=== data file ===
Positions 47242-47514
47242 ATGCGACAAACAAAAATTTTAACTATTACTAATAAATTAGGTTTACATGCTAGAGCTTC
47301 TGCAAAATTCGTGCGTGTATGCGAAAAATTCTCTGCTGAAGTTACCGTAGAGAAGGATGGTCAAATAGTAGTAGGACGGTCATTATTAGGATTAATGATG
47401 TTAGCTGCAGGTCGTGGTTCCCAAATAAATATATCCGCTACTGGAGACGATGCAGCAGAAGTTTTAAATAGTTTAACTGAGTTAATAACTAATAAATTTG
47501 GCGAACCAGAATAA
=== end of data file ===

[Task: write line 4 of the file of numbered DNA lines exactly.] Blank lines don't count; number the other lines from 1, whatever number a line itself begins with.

47401 TTAGCTGCAGGTCGTGGTTCCCAAATAAATATATCCGCTACTGGAGACGATGCAGCAGAAGTTTTAAATAGTTTAACTGAGTTAATAACTAATAAATTTG